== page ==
"Hey! It's That Guy From The Real World!"
OCTOBER 27, 1997: When I pitched my Real World idea to editor Margaret Moser, she casually mentioned that she knew Dominic Griffin, the Irish guy from Real World 2, who just happens to be a music writer and came to SXSW a couple of years ago. Then she asked if I would like to talk to him. Like I was going to say no. "He's kind of shy," she warned me. Apparently, Moser has a different definition of shy than I, because Griffin was personable and willing to answer any question about his experience... although I still don't believe the story about Gywneth Paltrow.
Dominic Griffin: Yes, I do get recognized, mainly when I leave town, and I'm always flattered. And a little dumbfounded. I've always said that if I discovered the cure for cancer, in the paper it would start with "that guy from Real World discovered a cure for cancer."
AC: Does it bother you to always be referred to like that and has your Real World experience helped your career?
DG: You know, I really don't take it seriously. I have to live with it but, no, I can't complain about it. Except when people say, "Are you the drunk Irish guy?" But I occasionally use that myself. And has it helped my career? I would say absolutely not. I would hope not. I would hope no one ever hired me because of my ability to live in a house.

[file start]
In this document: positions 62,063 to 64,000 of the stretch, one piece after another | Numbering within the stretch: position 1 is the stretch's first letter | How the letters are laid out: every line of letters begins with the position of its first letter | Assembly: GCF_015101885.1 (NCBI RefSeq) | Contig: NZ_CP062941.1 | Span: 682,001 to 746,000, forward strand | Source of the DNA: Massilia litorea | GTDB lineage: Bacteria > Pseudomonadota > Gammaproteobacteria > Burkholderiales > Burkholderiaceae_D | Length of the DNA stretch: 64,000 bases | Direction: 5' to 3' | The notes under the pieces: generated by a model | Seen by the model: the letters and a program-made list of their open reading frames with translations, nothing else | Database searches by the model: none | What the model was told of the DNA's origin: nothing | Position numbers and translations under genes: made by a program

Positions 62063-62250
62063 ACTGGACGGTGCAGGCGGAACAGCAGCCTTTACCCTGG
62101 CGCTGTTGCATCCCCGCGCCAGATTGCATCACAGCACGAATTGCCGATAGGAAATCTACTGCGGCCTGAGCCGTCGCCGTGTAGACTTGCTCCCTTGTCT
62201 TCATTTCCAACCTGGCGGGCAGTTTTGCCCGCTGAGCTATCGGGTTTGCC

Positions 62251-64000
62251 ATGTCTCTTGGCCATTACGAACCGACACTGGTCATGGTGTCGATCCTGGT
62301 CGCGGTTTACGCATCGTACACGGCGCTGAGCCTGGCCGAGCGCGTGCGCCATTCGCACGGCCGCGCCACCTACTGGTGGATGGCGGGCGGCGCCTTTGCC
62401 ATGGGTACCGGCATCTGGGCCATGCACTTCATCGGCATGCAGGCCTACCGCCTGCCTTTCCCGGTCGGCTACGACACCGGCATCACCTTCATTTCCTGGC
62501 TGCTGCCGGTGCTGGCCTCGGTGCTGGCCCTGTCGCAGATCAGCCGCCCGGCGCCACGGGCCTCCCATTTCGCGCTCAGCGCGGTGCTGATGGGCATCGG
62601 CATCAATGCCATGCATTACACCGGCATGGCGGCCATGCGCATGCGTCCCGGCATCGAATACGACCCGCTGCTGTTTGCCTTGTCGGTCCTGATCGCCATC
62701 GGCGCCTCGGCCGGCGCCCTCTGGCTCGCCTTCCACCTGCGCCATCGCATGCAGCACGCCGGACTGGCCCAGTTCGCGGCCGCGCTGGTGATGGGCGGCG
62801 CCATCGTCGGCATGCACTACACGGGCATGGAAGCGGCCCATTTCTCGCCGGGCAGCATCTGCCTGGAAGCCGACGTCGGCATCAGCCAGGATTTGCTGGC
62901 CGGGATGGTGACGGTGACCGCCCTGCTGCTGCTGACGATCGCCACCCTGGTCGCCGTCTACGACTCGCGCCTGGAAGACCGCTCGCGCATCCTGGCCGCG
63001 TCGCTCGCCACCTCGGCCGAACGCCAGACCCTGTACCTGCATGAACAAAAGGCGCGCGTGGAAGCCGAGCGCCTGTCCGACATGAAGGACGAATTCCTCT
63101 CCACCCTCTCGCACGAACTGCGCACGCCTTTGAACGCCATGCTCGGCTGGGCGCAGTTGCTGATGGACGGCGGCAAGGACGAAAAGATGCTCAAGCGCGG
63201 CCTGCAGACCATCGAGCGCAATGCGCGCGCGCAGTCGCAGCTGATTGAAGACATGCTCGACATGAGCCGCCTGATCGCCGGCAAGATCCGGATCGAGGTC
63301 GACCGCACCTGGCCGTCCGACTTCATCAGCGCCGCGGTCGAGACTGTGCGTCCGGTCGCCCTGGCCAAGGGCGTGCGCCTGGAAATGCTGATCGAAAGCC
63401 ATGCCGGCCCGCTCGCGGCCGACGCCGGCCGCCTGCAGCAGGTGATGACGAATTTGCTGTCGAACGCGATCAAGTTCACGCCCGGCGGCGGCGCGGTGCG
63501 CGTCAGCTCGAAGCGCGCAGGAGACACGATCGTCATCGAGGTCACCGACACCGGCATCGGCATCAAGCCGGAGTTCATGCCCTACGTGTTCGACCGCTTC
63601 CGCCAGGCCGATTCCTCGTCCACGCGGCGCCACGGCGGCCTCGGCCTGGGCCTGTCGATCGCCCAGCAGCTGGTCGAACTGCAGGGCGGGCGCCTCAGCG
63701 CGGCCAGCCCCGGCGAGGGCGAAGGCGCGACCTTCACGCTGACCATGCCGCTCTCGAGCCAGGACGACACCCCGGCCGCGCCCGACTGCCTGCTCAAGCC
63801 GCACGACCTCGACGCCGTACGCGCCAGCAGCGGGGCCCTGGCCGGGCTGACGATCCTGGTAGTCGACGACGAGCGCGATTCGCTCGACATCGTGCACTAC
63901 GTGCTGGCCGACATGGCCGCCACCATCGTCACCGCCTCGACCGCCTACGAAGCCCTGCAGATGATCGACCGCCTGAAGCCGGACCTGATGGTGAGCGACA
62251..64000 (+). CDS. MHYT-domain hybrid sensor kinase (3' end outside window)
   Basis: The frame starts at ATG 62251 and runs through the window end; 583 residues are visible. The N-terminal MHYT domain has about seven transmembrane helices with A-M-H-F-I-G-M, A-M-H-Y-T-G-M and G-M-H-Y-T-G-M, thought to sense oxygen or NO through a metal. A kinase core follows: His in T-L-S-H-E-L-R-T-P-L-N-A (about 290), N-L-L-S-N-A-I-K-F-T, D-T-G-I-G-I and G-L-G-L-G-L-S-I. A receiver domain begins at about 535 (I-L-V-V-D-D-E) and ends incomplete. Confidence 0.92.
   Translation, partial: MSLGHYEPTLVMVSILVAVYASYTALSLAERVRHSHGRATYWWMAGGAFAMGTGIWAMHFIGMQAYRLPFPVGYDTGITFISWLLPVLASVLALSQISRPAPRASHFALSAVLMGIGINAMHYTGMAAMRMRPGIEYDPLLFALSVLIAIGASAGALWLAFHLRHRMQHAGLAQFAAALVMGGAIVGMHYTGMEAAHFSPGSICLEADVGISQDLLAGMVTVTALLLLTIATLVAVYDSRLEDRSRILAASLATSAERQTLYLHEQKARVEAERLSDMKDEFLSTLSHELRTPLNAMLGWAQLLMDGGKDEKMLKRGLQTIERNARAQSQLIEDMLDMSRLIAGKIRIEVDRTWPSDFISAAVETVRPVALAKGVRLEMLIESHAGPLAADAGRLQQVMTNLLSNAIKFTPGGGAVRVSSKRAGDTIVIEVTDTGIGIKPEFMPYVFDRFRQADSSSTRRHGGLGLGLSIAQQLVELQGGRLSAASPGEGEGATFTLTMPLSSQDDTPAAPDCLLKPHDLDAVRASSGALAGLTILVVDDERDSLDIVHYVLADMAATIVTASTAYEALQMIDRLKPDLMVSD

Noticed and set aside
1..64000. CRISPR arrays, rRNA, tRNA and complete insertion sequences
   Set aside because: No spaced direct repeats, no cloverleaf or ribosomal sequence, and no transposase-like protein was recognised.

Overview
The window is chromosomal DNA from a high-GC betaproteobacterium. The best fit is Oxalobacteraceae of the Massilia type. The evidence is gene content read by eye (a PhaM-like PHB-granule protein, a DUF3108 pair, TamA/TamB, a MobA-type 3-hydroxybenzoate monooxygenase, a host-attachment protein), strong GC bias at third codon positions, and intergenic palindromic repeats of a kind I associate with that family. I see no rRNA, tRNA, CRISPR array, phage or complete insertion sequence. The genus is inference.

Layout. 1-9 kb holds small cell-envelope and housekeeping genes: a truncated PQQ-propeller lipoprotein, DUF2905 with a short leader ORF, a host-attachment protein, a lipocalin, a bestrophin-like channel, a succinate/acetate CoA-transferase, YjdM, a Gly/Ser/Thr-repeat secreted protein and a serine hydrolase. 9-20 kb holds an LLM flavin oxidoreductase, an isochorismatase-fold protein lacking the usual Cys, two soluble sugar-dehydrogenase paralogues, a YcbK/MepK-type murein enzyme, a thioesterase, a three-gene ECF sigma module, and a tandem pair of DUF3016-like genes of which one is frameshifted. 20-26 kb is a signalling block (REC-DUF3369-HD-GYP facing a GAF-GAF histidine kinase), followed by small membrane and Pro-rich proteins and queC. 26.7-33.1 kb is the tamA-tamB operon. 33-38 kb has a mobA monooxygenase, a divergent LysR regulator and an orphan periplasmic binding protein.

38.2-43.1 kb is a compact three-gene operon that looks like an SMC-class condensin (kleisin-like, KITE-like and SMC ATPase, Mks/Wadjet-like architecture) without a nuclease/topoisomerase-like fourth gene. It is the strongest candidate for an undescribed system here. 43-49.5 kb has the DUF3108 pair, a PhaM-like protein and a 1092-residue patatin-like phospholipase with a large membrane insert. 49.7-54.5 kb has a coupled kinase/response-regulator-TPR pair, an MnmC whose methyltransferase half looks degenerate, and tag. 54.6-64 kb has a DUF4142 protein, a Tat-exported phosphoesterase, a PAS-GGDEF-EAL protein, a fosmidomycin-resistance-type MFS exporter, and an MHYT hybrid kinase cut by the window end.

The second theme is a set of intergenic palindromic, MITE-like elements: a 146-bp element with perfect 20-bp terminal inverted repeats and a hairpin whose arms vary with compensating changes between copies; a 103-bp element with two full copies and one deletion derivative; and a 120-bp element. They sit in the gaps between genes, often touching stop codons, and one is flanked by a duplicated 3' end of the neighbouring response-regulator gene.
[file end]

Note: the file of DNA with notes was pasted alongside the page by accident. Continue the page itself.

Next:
AC: Do you think they painted you as the drunk Irish guy?
DG: Of course. Without a doubt. I remember saying to one of the directors, "There's this trend where I am always the drunk guy." And they said, "Well, Dominic, what did you expect? You're Irish and you write." That kind of explained it all. I went, "Oh, I see. I'm fitting your role. Okay."
AC: How are you not that character?
DG: I would say I'm getting too old to be a drunk Irish guy. It takes too much a toll on the body... I know that I've actually got a smart answer for this...
AC: It'll probably come to you the instant I hang up...
DG: Well, I've been in America 11 years, does that make me Irish? I could be a drunk Irish-American?
AC: Like that's so much better.
DG: Actually, I was just doing all of that drunk stuff for the camera.
DG: It was a little method acting. That's all it was. I was trying to make it entertaining.
AC: That was nice of you.
DG: That's the kind of guy I am.
AC: What was the one thing you wish had been captured or shown that wasn't?
DG: The time when Gywneth Paltrow and I made out. It was actually Gywneth Paltrow, Sarah Jessica Parker, and myself in a weird, wild sex romp. And, for some reason, they chose not to show it.
AC: Gosh, I don't know why.
DG: I don't either.
AC: Do you keep in touch with anyone from the show?
DG: I speak to Aaron probably once a week. He travels a lot and so do I but we try to get together at least once a month.
AC: Is it like a support group?
DG: No, not at all. We probably need one. They gave us a free therapist for a year, but I only made it to four sessions.
-- Adrienne Martini
Griffin is currently living in Los Angeles and producing two radio shows, Rockline and Live from the Pit, both of which can be heard on KLBJ-FM.
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